creatorTayton, Edward ; Purcell, Matthew ; Smith, James O. ; Lanham, Stuart ; Howdle, Steven M. ; Shakesheff, Kevin M. ; Goodship, Allen ; Blunn, Gordon ; Fowler, Darren ; Dunlop, Douglas G. ; Oreffo, Richard O. C
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subjectBone Regeneration ; Scaffold ; Progenitor Cell ; Skeletal Stem Cell ; Polymer
descriptionThe development of an osteogenic bone graft substitute has important practical and cost implications in many branches of medicine where bone regeneration is required. Previous and small animal (murine) studies highlighted a porous hydroxyapatite/poly (‐lactic acid) composite scaffold in combination with skeletal stem cells (SSCs) as a potential bone graft substitute candidate. The aim of the current study was to scale up the bone cell‐scaffold construct to large animals and examine the potential for repair of a critical‐sized defect via an ovine model. SSC seeded scaffolds (and unseeded scaffold controls) were implanted bilaterally into ovine femoral condyle critical defects for 3 months. A parallel analysis of ovine SSC seeded scaffolds was also performed. Post mortem mechanical indentation testing showed the bone strengths of the defect sites were 20% (controls) and 11% (SSC seeded scaffolds) those of normal cancellous bone ( < 0.01). MicroCT analysis demonstrated new bone formation within all defects with a mean increase of 13.4% in the control scaffolds over the SSC seeded scaffolds ( = 0.14). Histological examination confirmed these findings, with enhanced quality new bone within the control defects. This study highlights important issues and steps to overcome in scale‐up and translation of tissue engineered products. The scaffold demonstrated encouraging results as an osteoconductive matrix; however, further work is required with cellular protocols before any human trials. © 2014 Wiley Periodicals, Inc. J Biomed Mater Res Part A: 103A: 1346–1356, 2015.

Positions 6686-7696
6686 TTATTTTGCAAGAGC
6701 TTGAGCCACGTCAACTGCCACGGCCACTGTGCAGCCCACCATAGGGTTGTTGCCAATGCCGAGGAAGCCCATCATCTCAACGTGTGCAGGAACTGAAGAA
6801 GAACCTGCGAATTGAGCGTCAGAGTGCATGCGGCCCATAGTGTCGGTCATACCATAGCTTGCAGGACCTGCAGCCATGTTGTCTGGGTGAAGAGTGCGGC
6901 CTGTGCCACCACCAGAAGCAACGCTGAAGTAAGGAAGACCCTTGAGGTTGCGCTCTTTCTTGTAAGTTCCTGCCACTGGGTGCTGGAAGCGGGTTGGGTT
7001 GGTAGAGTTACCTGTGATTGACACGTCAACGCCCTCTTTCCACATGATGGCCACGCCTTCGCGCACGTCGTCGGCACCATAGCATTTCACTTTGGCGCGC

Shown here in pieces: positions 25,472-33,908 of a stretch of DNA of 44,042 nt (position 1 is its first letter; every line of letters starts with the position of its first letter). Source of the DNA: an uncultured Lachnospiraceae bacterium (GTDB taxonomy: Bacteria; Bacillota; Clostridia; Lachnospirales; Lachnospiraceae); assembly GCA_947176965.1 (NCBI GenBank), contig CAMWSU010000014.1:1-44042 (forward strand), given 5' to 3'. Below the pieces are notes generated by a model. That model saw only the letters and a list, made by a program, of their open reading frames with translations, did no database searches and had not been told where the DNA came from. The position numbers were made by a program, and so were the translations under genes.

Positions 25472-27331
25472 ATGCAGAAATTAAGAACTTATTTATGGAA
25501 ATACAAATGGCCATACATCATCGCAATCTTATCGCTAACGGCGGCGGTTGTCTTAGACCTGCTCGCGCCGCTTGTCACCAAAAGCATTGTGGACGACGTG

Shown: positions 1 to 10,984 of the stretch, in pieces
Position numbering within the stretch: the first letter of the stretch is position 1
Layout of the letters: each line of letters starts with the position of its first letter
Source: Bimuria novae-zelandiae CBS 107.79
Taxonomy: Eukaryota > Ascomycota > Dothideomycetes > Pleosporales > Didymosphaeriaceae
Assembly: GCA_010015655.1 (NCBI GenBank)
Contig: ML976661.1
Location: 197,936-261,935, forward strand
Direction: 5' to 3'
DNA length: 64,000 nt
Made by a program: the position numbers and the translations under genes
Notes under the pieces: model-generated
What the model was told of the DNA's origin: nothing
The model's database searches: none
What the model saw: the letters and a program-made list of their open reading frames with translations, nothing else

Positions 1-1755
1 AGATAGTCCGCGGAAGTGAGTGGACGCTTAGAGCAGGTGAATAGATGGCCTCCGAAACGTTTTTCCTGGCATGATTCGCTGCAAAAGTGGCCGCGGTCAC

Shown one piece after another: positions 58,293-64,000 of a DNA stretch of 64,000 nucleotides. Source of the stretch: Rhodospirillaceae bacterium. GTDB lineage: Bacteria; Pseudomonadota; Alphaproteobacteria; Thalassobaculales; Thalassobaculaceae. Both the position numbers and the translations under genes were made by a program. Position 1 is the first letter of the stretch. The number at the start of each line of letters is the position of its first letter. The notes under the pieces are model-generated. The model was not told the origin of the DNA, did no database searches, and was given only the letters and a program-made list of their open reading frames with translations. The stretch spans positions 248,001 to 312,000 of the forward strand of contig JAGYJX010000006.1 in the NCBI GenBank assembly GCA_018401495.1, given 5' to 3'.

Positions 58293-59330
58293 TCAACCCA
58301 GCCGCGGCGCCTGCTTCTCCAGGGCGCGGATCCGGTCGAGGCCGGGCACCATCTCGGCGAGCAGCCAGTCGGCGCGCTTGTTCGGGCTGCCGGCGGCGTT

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titleThe scale‐up of a tissue engineered porous hydroxyapatite polymer composite scaffold for use in bone repair: An ovine femoral condyle defect study
descriptionThe development of an osteogenic bone graft substitute has important practical and cost implications in many branches of medicine where bone regeneration is required. Previous and small animal (murine) studies highlighted a porous hydroxyapatite/poly (‐lactic acid) composite scaffold in combination with skeletal stem cells (SSCs) as a potential bone graft substitute candidate. The aim of the current study was to scale up the bone cell‐scaffold construct to large animals and examine the potential for repair of a critical‐sized defect via an ovine model. SSC seeded scaffolds (and unseeded scaffold controls) were implanted bilaterally into ovine femoral condyle critical defects for 3 months. A parallel analysis of ovine SSC seeded scaffolds was also performed. Post mortem mechanical indentation testing showed the bone strengths of the defect sites were 20% (controls) and 11% (SSC seeded scaffolds) those of normal cancellous bone ( < 0.01). MicroCT analysis demonstrated new bone formation within all defects with a mean increase of 13.4% in the control scaffolds over the SSC seeded scaffolds ( = 0.14). Histological examination confirmed these findings, with enhanced quality new bone within the control defects. This study highlights important issues and steps to overcome in scale‐up and translation of tissue engineered products. The scaffold demonstrated encouraging results as an osteoconductive matrix; however, further work is required with cellular protocols before any human trials. © 2014 Wiley Periodicals, Inc. J Biomed Mater Res Part A: 103A: 1346–1356, 2015.